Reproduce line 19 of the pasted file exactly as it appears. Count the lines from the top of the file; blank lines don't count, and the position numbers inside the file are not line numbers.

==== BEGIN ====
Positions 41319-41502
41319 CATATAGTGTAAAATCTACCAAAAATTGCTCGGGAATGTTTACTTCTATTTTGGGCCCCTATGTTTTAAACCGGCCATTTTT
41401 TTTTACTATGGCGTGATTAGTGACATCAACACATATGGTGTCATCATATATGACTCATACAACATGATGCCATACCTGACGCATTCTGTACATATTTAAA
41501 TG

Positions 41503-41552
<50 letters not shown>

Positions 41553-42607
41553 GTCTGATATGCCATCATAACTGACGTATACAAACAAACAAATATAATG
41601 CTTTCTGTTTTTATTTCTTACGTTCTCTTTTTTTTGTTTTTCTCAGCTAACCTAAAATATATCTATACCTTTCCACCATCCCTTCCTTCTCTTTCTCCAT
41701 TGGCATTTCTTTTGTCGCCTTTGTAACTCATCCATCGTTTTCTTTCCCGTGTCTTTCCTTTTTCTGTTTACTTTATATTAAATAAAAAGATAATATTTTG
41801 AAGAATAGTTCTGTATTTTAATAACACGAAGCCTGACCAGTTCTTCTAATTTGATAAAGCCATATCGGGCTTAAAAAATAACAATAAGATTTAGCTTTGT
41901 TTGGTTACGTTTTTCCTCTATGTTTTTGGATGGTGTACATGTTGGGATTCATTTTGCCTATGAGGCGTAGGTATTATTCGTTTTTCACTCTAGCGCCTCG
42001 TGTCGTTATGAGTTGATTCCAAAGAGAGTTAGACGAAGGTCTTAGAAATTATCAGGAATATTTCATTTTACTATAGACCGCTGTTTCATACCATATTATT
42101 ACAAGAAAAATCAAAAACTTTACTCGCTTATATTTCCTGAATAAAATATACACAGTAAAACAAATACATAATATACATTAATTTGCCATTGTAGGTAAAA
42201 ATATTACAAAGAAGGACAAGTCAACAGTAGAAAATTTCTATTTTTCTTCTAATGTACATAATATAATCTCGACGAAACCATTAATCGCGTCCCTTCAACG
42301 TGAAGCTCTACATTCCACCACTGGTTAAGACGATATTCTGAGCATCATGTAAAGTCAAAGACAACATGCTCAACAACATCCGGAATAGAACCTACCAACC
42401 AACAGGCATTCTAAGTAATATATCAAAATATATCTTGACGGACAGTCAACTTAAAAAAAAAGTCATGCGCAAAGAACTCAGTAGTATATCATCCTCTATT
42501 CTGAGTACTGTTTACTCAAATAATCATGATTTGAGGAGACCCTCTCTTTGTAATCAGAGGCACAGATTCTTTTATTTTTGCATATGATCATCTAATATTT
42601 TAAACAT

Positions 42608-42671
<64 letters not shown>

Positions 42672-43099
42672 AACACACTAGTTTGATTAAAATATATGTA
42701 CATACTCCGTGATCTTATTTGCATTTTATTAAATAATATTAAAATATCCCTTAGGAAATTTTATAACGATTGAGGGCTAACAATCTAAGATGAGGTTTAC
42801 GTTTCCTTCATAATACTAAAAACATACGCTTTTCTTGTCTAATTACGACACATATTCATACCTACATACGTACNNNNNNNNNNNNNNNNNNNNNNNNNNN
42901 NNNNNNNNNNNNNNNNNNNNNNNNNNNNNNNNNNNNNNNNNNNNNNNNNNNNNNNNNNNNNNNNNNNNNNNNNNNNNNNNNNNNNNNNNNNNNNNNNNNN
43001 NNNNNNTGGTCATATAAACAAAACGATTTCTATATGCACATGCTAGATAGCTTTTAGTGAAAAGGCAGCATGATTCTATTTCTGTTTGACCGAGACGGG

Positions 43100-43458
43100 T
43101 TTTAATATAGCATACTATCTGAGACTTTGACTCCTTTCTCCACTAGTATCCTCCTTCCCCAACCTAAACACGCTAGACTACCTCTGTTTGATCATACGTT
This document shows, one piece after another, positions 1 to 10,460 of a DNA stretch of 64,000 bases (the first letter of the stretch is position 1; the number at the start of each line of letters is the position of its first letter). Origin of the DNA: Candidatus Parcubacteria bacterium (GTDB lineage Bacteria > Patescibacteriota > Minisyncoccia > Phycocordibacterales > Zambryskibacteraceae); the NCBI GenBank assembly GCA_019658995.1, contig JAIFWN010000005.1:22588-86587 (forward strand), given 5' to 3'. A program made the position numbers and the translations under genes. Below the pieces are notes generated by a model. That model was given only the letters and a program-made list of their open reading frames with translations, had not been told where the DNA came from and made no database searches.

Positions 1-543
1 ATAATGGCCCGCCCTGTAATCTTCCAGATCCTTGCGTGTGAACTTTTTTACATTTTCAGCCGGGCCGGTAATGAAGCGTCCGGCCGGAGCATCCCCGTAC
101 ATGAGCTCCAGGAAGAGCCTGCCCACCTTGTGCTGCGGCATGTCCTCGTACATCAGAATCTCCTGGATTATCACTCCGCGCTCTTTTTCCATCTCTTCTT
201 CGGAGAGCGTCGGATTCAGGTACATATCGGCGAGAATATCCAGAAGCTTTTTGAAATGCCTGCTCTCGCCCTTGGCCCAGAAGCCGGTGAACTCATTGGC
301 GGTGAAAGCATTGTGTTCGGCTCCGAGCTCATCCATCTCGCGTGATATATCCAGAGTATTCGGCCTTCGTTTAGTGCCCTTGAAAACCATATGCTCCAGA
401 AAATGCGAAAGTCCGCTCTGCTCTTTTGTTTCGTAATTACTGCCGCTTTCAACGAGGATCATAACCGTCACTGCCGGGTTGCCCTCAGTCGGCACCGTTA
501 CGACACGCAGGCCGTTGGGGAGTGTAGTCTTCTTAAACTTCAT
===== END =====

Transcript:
42601 TAAACAT